- Eg. Mildred keeps pushing me in line. ( Bob)
- Bob would explain the problem, perhaps role play if appropriate. Mildred offers her side of the problem. Children then offer solutions around the circle. Bob chooses the solution he likes best (and that you, as their teacher can live with.)
- The solution is written in the class meeting book to be followed up in a week’s time.
- If there were no agenda items you can then share, plan, celebrate, practise anything you like!
The Four R’s Of Solutions
- RELATED: The solution is directly related to the behaviour. Eg. when students don’t do their homework, Time Out is not related to not doing their homework. A related solution would be to complete the homework at lunchtime.
- RESPECTFUL: Teachers and students maintain a firm and respectful manner and tone of voice.eg. Would you like to do the homework at recess or after school tomorrow?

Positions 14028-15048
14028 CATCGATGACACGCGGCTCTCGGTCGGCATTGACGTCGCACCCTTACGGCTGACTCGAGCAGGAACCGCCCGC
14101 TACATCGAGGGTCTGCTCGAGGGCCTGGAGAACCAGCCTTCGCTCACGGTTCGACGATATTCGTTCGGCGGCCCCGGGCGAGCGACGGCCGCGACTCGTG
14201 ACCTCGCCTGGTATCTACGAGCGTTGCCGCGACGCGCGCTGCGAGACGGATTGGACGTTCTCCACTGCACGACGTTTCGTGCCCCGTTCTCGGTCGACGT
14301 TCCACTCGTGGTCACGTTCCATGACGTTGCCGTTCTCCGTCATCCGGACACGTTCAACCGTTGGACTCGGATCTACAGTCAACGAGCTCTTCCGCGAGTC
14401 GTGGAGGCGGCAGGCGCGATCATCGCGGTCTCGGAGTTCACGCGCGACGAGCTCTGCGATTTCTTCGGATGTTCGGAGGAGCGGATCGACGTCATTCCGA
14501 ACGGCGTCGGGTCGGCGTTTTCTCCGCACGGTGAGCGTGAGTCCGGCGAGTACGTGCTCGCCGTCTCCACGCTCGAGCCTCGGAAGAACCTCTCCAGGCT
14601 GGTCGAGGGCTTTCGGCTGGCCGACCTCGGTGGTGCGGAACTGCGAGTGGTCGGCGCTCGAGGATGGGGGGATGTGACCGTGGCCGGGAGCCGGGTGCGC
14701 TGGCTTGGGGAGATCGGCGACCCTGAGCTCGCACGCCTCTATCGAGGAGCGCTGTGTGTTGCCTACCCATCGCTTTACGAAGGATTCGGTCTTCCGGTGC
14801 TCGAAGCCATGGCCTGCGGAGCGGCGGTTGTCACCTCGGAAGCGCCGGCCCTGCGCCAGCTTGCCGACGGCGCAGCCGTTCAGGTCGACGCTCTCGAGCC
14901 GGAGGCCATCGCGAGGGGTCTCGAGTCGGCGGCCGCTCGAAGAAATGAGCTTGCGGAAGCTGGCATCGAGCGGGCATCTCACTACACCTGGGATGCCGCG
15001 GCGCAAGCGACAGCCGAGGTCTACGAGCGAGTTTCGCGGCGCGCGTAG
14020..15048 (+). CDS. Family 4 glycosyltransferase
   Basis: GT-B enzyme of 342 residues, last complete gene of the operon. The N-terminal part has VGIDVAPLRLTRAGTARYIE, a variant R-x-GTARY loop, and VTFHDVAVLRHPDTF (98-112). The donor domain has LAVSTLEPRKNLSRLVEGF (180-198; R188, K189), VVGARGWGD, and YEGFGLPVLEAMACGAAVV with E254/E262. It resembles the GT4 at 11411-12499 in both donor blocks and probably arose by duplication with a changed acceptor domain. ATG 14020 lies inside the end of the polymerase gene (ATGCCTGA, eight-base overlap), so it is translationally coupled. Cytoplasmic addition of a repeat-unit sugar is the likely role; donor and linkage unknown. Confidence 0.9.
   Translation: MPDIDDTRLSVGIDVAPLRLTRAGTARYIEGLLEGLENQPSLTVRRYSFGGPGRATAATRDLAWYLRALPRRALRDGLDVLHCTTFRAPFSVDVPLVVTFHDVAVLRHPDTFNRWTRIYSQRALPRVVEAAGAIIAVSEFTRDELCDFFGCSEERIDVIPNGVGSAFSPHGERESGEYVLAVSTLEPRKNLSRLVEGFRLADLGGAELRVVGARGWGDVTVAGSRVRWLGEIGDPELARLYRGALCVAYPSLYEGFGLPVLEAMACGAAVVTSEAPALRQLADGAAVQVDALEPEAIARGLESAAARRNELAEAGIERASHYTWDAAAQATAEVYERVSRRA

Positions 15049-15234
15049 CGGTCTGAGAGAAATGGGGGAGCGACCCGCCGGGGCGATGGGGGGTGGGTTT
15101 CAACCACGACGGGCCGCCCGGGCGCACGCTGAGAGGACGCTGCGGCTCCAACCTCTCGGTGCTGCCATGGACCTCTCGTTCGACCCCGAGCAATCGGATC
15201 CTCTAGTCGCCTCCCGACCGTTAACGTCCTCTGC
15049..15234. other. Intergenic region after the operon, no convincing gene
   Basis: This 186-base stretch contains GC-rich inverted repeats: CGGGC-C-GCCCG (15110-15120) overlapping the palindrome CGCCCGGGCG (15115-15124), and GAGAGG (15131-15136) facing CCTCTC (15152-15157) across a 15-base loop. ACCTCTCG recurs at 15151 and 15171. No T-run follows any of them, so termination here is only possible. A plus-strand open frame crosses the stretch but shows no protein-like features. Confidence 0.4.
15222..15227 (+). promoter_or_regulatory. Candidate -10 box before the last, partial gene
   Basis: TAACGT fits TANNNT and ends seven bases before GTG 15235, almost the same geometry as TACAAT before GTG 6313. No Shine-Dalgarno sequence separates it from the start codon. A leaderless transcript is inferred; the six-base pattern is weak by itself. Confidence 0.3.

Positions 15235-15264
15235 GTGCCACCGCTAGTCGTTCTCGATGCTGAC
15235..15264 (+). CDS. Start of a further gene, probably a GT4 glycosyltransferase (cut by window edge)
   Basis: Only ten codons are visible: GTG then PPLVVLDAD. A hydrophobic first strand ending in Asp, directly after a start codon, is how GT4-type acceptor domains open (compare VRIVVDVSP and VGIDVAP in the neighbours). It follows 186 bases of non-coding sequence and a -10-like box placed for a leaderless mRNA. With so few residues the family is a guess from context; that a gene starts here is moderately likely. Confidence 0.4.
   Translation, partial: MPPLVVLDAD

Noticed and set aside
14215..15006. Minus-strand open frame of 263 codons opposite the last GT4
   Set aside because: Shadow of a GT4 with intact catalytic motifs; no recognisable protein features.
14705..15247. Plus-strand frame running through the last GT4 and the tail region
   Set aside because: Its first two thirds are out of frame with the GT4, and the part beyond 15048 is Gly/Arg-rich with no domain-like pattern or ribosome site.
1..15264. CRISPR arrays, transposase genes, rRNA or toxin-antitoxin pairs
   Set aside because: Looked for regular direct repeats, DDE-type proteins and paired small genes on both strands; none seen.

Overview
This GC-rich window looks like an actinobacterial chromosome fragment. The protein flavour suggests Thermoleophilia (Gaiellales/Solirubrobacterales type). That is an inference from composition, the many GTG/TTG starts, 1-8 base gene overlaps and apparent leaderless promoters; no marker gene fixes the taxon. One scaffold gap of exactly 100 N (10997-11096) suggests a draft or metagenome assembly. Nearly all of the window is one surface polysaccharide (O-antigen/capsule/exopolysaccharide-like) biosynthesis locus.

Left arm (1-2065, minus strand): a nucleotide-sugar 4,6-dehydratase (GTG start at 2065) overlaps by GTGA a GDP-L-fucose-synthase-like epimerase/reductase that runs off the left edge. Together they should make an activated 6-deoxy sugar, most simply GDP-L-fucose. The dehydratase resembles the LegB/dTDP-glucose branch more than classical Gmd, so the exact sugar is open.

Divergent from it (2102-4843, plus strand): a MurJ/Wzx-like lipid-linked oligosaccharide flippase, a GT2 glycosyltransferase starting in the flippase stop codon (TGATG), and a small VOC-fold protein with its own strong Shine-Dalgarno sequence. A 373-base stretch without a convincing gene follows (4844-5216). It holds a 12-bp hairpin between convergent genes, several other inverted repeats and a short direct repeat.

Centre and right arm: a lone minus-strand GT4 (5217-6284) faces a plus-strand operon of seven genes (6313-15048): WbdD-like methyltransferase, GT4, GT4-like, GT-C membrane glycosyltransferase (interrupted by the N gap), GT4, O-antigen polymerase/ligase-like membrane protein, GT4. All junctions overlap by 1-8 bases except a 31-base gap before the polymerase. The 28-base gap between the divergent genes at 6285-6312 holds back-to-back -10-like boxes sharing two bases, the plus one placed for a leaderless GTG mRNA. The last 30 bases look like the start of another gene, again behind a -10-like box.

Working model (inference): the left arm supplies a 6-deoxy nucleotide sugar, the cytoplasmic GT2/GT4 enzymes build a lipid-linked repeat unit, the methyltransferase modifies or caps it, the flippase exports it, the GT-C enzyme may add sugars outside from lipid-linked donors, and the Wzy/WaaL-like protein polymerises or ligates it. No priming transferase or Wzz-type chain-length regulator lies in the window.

- REASONABLE: Don’t add punishment
- eg. Don’t say something like now you’ll have to do twice as much!
- REVEALED: Students need to know in advance
- what the consequences will be for homework not handed in on time.
The Four R’s Of Solutions
- An atmosphere of caring based on kindness and firmness, dignity and respect.
- Positive Disciple classroom management tools: – mutual respect, firmness, kindness & follow through, limited choices, classroom jobs, problem solving (looking for win-win solutions) , wheel of choice, opportunity = responsibility = consequences, understanding the four mistaken goals of behaviour, seeing mistakes as opportunities to learn, positive time out…
- For class meetings to be successful it is vital that you spend time teaching & practising the skills before holding a formal meeting that involves problem solving.
- Hold regularly scheduled class meetings. (Frequency will depend upon the set up of your classroom & timetabling.)
- Meetings can be creatively incorporated into your program not only to solve problems, but to share & celebrate achievements, including work, and to make future plans.